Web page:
“Mr. Keillor was very justified, ” said Teresa Brewton, a 47-year-old Eatonton resident. Twenty years ago, Brewton said, she thoroughly enjoyed a James Taylor show at Chastain. A 2001 Doobie Brothers concert was her last.

“We were surrounded by all these corporate men . . . who were acting like they were at a ballgame. One guy couldn’t even focus, he was so drunk, ” Brewton said. “Mr. Keillor said publicly what many of us have been telling friends for years.”

Rickie Lee Jones, along with Stipe and Young, are among performers who have groused on stage about the burbling buffet below.

Some artists, including Robert Plant, who performed last month, request that no dinner tables be allowed.

Yet Chastain is one of the favorite tour stops for Mary Chapin Carpenter, and the Allman Brothers and Gipsy Kings have inspired fans to dance in the aisles for hours on end.

“I’ve gone to probably 2 million shows at Chastain over the years and every single experience, every single show has been different, ” said Indigo Girls manager Russell Carter.

Quirks familiar to artists
Those who book the amphitheater are well-acquainted with its idiosyncrasies and try to educate first-time Chastain performers by having an up-front conversation.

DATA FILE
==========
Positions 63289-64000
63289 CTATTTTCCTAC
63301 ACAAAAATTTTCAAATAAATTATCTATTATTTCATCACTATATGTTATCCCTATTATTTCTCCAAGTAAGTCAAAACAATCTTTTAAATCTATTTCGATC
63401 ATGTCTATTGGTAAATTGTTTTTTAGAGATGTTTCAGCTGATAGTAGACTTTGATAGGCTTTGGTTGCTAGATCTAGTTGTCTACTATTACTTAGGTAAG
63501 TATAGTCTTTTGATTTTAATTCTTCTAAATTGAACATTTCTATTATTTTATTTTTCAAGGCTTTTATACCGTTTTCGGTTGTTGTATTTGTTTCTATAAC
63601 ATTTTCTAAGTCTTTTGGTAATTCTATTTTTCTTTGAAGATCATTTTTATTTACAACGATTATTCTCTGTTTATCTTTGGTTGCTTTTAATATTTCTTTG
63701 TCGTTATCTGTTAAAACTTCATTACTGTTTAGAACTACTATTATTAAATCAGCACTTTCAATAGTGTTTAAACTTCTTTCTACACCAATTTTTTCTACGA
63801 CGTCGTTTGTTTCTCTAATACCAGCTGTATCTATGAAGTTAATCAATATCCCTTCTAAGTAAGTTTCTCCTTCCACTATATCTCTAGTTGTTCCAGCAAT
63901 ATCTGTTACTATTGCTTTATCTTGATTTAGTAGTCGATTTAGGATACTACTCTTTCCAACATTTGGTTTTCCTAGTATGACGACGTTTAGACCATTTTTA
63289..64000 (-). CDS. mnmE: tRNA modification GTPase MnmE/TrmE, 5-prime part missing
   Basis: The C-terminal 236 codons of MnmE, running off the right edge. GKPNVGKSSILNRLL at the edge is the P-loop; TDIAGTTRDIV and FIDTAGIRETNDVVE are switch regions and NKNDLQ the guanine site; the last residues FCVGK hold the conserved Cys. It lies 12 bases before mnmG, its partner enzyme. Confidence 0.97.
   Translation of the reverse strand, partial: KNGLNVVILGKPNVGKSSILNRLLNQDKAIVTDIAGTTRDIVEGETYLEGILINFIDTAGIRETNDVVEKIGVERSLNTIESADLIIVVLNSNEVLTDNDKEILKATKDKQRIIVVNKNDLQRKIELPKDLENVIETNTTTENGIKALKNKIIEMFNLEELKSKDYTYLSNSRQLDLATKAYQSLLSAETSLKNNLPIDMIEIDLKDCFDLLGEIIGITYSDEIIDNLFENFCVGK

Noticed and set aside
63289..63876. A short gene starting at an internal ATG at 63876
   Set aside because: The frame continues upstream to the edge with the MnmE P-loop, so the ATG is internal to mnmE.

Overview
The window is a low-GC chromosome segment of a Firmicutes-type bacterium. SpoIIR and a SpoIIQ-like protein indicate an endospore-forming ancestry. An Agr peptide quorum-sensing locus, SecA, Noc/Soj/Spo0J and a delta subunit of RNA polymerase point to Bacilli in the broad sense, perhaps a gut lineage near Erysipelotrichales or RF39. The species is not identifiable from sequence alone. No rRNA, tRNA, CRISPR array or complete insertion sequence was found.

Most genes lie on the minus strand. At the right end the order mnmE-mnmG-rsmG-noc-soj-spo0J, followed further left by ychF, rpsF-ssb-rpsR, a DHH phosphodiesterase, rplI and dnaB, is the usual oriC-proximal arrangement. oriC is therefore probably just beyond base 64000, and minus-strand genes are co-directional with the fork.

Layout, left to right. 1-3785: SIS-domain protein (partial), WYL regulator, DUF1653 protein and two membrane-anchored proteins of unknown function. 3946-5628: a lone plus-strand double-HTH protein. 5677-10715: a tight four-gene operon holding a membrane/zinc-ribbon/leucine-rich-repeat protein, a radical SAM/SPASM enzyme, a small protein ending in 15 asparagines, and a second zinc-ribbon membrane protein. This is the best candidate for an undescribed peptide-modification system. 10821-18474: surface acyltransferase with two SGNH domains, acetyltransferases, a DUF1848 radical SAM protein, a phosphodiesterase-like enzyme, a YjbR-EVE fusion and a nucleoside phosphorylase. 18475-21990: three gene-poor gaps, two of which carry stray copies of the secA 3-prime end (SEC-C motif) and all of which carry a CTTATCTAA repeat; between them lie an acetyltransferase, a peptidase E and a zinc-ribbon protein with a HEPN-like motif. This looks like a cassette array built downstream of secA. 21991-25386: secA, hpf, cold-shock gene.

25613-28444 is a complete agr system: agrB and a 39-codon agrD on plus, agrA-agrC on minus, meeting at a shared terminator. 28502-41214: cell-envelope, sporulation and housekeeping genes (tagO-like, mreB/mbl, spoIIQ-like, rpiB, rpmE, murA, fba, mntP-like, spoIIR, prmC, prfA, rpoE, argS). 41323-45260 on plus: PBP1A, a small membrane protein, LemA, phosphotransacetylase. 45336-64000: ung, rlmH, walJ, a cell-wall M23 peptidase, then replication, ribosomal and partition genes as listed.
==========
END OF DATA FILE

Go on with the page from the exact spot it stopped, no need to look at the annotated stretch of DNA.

“Some artists don’t want the tables and the food so we eliminate them for performers who request that, ” said Peter Conlon, who books acts for Chastain. “Some artists initially come in without the tables and then see what the venue is all about, and then next time we book them, they’ll request the food setup.”

Only a handful of concerts each season utilize the table-less “rock setup” option. Classic Chastain shows don’t even offer the option.

Conlon said the Keillor experience was “an aberration, ” but he doesn’t defend the rudeness of the crowd. “If you’re causing a disturbance, you’ll be asked nicely to leave, ” he said. Still, ejections are rare.

At a 2002 Blondie show, two drunken fans were ejected from a pricey corporate table down front after a beer was flung at security personnel who were trying to enforce the “no photography” policy.

There’s an ongoing tension between the corporate season table holders who use them to entertain clients and the single ticket-buyers who are there to see a particular artist. The groups are split about 50-50, said Rudi Schlegel, who books the Classic Chastain concert series for the Atlanta Symphony Orchestra.

Longtime tension
The tension has been present since the amphitheater’s grand opening in 1944, although in a different way.